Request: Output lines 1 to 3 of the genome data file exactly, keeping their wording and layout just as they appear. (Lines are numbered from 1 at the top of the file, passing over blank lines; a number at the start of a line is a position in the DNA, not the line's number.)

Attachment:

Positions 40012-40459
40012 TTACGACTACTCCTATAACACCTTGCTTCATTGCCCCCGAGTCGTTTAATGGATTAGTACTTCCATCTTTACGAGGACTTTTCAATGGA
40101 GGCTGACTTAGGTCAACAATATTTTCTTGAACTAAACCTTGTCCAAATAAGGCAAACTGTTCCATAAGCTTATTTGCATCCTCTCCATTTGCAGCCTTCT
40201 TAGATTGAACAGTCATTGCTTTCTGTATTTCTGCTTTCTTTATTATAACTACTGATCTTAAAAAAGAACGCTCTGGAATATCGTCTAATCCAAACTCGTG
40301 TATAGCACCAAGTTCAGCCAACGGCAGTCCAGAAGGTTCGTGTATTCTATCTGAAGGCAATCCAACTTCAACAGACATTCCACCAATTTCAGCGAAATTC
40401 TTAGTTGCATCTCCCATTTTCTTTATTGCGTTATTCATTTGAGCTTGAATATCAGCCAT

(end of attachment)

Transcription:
Positions 40012-40459
40012 TTACGACTACTCCTATAACACCTTGCTTCATTGCCCCCGAGTCGTTTAATGGATTAGTACTTCCATCTTTACGAGGACTTTTCAATGGA
40101 GGCTGACTTAGGTCAACAATATTTTCTTGAACTAAACCTTGTCCAAATAAGGCAAACTGTTCCATAAGCTTATTTGCATCCTCTCCATTTGCAGCCTTCT